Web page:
by Kent Sterling
At New Albany High School in extreme southern Indiana, they were very proud to be the home of America’s first high school radio station, and I couldn’t wait until my junior year so I could be a part of it.
Sophomores weren’t eligible for radio, so I waited my turn. Opening a mic for the first time was exhilarating, and it led to a million mistakes, a few successes, and endless fun. Doing play-by-play for New Albany basketball and football was magical, and I enjoyed the freedom to stretch the boundaries of what a DJ could do before the station powered down at 9p.
Bored with playing music, I rigged a two-way radio so I could walk outside to broadcast a track meet. I felt like I was Jim McKay or Bob Costas at the Olympics. Winners were interviewed, and I tried to convey the excitement of the competition. I don’t remember if I got in trouble for doing that. I was in trouble a lot in radio class – something about too much energy, and too little restraint.
If ADD or ADHD had been identified as a problem, I would have been on the cover of the textbook used to instruct psychologists about it. Radio is one business where a short attention span is a plus, so it’s no wonder I enjoyed it.
Through my 20s, I held a variety of disconnected entry level jobs in Chicago that required an ability to concentrate that I sadly did not possess. I won’t bore you with the list of menial positions I held prior to an internship with WGN Radio. I was deployed in the sports department, and I loved every minute. Watching Bob Collins, Roy Leonard, Wally Phillips, Spike O’Dell, Dr. Milt Rosenberg and Ed Schwartz inform and entertain Chicago was the best experience a neophyte could have.
When my internship ended, I got a job with WMAQ – All-News 67, where I worked with geniuses like Tom LaPorte, Bonnie Buck, Steve Yount, Mike Kessler, and many others who churned content at an insanely high level. Mike Greenberg of Mike & Mike was a co-worker, and through my 18 months there, we covered the San Francisco Earthquake (happened five minutes into my first night), Ceausescu’s fall, the release of Nelson Mandela, the destruction of the Berlin Wall, and the Gulf War. It was beautiful madness.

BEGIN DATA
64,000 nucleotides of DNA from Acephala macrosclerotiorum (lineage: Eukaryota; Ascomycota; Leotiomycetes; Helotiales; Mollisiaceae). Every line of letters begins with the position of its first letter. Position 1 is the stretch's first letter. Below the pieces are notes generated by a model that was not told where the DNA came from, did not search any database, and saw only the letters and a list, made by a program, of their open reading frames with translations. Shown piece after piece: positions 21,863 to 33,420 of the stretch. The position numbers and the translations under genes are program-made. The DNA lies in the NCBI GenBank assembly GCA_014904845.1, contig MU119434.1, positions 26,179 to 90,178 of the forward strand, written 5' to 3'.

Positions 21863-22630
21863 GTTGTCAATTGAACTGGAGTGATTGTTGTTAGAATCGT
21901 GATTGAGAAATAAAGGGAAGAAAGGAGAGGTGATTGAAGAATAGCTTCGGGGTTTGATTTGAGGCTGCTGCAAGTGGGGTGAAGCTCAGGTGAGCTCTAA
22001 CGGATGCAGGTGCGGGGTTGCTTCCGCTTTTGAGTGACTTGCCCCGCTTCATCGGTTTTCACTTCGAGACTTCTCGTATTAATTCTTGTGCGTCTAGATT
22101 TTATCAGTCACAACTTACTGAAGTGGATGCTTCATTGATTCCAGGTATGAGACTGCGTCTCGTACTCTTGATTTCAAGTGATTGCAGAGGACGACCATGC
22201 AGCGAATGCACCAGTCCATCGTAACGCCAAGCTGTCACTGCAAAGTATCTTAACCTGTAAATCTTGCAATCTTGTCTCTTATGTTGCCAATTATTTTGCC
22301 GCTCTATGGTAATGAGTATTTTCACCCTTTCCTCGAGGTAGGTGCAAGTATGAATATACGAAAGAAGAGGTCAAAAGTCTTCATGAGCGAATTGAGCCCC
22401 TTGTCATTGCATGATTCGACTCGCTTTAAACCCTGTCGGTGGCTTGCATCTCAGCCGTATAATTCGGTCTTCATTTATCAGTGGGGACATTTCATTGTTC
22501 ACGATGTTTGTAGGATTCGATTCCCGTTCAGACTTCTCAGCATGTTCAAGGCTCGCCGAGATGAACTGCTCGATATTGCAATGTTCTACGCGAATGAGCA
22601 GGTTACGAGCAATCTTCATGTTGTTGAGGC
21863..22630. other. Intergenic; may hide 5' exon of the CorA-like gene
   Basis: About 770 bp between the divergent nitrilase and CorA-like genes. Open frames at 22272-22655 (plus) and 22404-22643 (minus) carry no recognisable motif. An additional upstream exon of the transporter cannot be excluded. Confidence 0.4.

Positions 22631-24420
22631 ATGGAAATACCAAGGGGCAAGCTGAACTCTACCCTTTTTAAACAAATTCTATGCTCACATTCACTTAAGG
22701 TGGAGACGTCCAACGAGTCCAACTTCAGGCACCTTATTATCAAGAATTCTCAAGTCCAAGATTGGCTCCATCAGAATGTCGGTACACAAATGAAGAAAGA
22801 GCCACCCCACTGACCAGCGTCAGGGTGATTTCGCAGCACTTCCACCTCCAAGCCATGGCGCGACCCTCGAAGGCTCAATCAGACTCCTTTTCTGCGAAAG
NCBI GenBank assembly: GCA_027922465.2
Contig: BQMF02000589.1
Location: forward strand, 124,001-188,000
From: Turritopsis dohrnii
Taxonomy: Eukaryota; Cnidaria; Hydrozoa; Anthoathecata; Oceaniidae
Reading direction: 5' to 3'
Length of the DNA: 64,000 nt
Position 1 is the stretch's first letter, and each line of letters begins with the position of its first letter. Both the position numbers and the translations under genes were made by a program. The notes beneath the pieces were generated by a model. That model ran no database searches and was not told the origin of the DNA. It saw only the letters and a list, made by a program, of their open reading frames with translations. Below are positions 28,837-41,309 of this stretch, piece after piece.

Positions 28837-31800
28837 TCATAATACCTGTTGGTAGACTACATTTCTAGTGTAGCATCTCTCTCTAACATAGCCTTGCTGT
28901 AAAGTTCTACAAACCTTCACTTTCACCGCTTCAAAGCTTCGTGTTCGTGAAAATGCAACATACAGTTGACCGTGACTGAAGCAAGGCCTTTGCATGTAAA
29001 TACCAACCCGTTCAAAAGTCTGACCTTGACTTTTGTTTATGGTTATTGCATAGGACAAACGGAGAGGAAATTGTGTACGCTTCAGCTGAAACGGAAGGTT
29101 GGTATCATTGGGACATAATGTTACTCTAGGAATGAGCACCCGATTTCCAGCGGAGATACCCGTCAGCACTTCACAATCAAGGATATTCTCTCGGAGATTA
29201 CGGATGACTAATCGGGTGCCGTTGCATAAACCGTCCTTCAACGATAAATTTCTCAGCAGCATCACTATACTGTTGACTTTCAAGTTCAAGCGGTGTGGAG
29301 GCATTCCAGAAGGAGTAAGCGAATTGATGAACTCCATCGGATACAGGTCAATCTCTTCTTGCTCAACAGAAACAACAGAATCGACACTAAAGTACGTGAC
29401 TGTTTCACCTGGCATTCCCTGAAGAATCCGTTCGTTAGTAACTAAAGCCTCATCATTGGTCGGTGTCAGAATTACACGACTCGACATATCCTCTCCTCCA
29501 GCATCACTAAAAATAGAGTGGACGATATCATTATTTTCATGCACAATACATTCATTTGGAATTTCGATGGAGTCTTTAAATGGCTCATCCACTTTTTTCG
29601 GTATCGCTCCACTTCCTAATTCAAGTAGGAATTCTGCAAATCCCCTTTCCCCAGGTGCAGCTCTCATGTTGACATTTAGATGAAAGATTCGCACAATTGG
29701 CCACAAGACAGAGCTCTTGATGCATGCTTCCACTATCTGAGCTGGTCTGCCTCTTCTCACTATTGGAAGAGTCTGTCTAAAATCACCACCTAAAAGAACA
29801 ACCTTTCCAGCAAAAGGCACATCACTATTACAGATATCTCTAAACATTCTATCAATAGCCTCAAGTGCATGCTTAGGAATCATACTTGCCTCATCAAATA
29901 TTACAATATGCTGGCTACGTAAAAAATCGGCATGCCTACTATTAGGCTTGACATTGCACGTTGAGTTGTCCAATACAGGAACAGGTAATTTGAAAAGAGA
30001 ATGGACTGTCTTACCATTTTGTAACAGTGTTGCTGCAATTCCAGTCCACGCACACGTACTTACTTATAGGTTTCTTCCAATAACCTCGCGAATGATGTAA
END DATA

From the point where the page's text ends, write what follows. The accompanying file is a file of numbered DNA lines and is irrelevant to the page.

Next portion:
I left to make more money at a job I fought to tolerate while taking improv classes at Players Workshop, Second City, and Improv Olympic. I got to know a bunch of brilliant people like Mick Napier, Chris Farley, Mike Markowitz, and Jon Favreau. They were gifted performers and directors who taught me more about performance than I ever thought existed.
As I learned about improvisation, I kept thinking how similar improv and talk radio were. Both employed extemporaneous communication, and were better when talking accompanied doing. Napier often told us to “Do something!”
Because our son was about to enter a school in the Chicago neighborhood in which we were able to afford a 600 square foot apartment, we decided rather spontaneously to move to Indianapolis. There was an opening at WIBC Radio that suited my mercurial talents. I would book guests for ten hours of radio shows everyday while only working six hours. Seemed reasonable at the time.
In the first year I was there, I got raises and a promotion to executive producer. If I was lacking in focusing on one thing for more than 20-seconds, one thing I could do was get people on the phone. Lots of them.
So all of a sudden, I was the executive producer of a station in crazy-ownership-generated turmoil with historic call letters. As evidence of the turmoil, I offer our news director, the venerable 69-year-old Fred Heckman, threatening to fight the comparatively youthful and hulking GM right next to my cubicle.
It was madness until we were rescued by Emmis Communications. They bought us, and all of a sudden more changes came. The program director was out, as were many hosts. I sort of became the interim PD when the corporate head of programming trusted me to make some changes. He asked, “What do you think of our weekend programming?”
I said, “It sucks.” He told me to change it, and I did. I cancelled nine syndicated shows during the next 48 hours. I launched a couple of local shows, and grabbed the best network offerings available. It was heady as hell. I’m swapping shows out like some coke-fueled bond trader, and the station was immediately better.
This program director stuff was great. I loved it.
Then, WIBC’s chaos became orderly under new GM Tom Severino, and Kent’s Wild Ride stalled. In 2007, we decided to do something radical to try to stop WIBC’s ratings and revenue bleeding. Moving the content from 1070 AM to 93.1 FM was a no-brainer, but that left the question of what to do with 1070 AM. The only two format choices were right wing talk and sportstalk.